Lt. Gen. James Dickinson, Commanding General of the United States Army Space and Missile Defense Command follows Hyten with a Space and Missile Defense update and, later, Col. William Darne, the Training & Doctrine Command Capabilities Manager for the Army Air and Missile Defense, will give an update on the AMD’s Cross-Functional Teams.

After lunch Tuesday, Dr. Tom Karako, Senior Fellow and International Security Program Director for the Missile Defense Project, will speak on adapting Joint Air and Missile Defense Operations to the Near Peer Threat. The Missile Defense Project researches innovative means for defeating missile threats and hosts a variety of events to shape the debate about policy, budgets, legislation, and both current and future programs.

Both Tuesday and Wednesday afternoons, Technology Track gives a variety of selected candidates an opportunity to present innovative technical ideas, methods, and processes regarding cyber resiliency, testing and development, and weapon system performance testing and validation.

Several moderators will host a Multi-Domain Battle Panel Tuesday afternoon. Created by the Army, Multi-Domain Battle allows U.S. forces to outmaneuver adversaries physically and cognitively by applying combined arms in and across all domains of war – that is, land, sea, air, space and cyberspace – cyber being the newest domain, and with underpinnings in every aspect of strategic warfare.

Wednesday & Thursday Features

The programs Wednesday include the MDA’s Focus For the Future presented by Lt. Gen. Samuel Greaves, director of the MDA; an Allied Update by Air Commodore Madelein Spit, Assistant Director of NATO Joint Air Power Competence Center; and an update from Brig. Gen. Robert Rasch Jr. on the Programs Executive Office Missiles and Space, which provides centralized management for Army Air and Missile Defense and Tactical Missile Programs, as well as selected Army Space programs to meet warfighter multidomain and full spectrum operation requirements.

There will be two Industry and Technology panels Wednesday focused singularly on missile defense with a variety of guests participating including major original equipment manufacturers  and developers of our nation’s missile defense systems. They will talk about the technology challenges, and what the R&D industry is doing to meet those challenges.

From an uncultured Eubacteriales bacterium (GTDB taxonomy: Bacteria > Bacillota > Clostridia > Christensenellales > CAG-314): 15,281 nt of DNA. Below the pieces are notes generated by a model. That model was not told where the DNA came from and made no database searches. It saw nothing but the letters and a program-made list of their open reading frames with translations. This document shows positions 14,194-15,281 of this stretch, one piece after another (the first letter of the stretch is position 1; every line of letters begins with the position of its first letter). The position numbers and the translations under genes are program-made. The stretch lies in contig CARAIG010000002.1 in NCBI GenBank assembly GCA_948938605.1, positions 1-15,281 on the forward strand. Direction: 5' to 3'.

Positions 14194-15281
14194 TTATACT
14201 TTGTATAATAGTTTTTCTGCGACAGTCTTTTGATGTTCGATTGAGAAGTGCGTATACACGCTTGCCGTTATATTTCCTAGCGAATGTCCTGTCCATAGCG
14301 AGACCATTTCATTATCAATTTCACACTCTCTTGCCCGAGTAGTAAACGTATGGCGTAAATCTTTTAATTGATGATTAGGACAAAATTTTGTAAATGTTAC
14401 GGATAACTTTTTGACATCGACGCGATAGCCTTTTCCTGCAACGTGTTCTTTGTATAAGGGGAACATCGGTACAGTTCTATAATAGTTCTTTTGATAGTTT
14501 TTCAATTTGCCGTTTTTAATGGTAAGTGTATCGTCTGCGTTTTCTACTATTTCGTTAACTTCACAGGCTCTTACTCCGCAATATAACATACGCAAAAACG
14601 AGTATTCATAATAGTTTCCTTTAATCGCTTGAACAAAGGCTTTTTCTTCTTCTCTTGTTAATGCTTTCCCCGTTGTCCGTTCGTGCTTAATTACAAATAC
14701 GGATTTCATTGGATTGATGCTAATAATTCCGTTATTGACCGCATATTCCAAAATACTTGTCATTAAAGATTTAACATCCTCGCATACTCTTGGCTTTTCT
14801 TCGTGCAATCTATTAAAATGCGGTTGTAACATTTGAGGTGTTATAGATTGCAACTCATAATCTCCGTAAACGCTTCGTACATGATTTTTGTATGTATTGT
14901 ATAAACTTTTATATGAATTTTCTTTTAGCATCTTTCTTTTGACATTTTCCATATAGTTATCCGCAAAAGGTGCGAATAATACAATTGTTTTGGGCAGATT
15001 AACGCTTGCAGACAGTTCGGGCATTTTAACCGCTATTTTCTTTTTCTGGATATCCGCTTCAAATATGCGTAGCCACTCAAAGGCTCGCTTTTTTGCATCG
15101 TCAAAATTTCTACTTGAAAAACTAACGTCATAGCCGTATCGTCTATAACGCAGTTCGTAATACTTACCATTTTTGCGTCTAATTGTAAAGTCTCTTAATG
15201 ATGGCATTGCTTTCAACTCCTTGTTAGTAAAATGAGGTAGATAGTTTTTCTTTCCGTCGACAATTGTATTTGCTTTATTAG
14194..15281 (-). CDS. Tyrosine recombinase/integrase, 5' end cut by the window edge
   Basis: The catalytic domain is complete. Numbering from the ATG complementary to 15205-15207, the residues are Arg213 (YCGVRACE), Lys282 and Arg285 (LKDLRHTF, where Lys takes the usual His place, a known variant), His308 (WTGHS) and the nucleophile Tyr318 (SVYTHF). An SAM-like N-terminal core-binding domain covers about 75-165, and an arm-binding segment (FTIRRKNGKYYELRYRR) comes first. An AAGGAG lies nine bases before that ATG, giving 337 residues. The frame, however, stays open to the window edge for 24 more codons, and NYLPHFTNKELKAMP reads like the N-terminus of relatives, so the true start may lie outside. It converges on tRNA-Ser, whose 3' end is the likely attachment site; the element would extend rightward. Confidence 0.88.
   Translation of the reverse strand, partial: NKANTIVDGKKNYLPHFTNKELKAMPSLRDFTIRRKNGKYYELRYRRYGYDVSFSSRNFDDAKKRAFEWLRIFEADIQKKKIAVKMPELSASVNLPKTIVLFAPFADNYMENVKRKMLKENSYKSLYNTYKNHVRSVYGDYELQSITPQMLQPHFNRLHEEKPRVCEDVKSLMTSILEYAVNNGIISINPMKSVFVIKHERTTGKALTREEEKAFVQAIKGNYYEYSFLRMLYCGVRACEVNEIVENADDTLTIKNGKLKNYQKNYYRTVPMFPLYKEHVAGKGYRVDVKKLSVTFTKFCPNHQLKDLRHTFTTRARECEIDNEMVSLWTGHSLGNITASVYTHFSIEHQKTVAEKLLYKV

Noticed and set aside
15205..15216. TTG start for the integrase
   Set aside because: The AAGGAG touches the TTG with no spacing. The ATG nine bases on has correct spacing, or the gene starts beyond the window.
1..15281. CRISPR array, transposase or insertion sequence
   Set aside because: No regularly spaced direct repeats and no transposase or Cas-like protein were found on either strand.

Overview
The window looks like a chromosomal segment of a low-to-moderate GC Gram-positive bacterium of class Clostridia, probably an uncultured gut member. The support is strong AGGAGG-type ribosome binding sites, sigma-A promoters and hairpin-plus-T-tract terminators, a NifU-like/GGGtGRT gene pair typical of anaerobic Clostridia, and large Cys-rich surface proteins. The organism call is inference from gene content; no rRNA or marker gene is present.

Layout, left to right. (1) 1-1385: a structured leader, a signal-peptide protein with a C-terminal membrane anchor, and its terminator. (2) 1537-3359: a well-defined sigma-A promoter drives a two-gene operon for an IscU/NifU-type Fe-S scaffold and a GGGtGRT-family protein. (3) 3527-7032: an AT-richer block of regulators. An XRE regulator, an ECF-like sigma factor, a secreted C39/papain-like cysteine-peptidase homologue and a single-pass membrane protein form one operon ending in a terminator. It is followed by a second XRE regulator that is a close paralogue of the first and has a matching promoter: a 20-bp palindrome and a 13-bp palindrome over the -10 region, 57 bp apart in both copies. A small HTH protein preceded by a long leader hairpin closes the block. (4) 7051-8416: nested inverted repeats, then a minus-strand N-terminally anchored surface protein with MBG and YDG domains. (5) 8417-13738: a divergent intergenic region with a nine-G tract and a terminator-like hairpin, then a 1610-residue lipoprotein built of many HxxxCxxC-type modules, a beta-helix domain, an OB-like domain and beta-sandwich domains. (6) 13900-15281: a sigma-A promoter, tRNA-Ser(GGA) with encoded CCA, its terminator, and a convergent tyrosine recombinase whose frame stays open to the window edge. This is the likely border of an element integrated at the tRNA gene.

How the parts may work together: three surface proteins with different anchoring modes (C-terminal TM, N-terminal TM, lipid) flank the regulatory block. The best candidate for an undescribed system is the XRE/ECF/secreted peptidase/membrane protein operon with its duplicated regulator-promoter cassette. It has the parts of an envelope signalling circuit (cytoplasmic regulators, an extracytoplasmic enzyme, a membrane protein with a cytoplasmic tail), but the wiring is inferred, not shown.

On Wednesday evening, prior to an invitation-only VIP reception, Northrop Grumman will host the “Salute to the Warfighter” at its exhibition space. A presentation recognizing and honoring all U.S. warfighters involves a formal salute followed by a networking social and then dinner.

On Thursday, Holly Haverstick, Chief of Weapons for Defense Support of Civil Authorities, will speak on security cooperation efforts in support of missile defense; followed by Rebeccah Heinrichs, Senior Fellow at the Hudson Institute, who will close out the symposium with a talk concerning Space and Missile Defense Imperatives.

Awards & Recognitions

Throughout the week, various industry groups will present a variety of awards such as the Air, Space and Missile Defense Association Scholarship and the Julian Davidson Award, awarded by the National Space Club to an individual or organization that has shown great achievement in advancing space flight programs, and has contributed to U.S. leadership in the field of rocketry and astronautics.

The John Medaris Award, given to an individual from the Tennessee Valley who has made outstanding contributions to the defense industrial base, will be awarded to Dr. J. Richard (Dick) Fisher, Executive Director of the Missile Defense and Space Technology Center.  

“The entire conference is laid out to be an exposé on meeting the challenges of a peer adversary, while focusing our efforts on ways to give our soldiers a competitive edge that is superior to anyone else in the world,” said Fitzgerald.

 

South Huntsville is open for business! Ribbon cut for South Parkway overpasses

Gov. Kay Ivey, with Mayor Tommy Battle to her right, cuts the ribbon to open the South Memorial Parkway overpasses. State and local officials also joined in the ceremony Tuesday. (Photo by Steve Babin)

After 2 1/2 years and snail’s-pace stop-and-go traffic, the ribbon was cut today for the South Parkway overpasses at Byrd Spring and Lily Flagg roads.

“We’re happy today to be able to open this stretch of South Memorial Parkway,” said Tommy Harris of the Alabama Department of Transportation, that came in a year ahead of schedule.

A ribbon-cutting ceremony was held atop the Byrd Spring Road overpass and it was attended by Gov. Kaye Ivey, Mayor Tommy Battle and other state and local officials.

Mayor Tommy Battle presents the “Restore our Roads” traffic cone to Gov. Kay Ivey (Photo by Steve Babin)

And it also enables the city to “keep the magic 18-minute commute,” Battle said.

“This is the largest project in the city of Huntsville, totaling $250 million,” Ivey said. “When we work together, we can make infrastructure and economic improvements.”

Battle also recognized the teamwork among state and local government and presented a highway cone commemorating the “Restore Our Roads Project No. 2” to Ivey.

“This road system is probably the best example of governments working together,” he said. “This effort enables our community to grow.

“This is a great day for our city.”

David Harris, vice president of Reed Contracting and representing the joint-venture team with Miller & Miller, was appreciative of the patience shown by merchants, motorists and residents.

And he offered some welcome news.

“I thank all the business owners, residents and travelling public for your patience,” he said. “By the end of the day, traffic should be flowing.”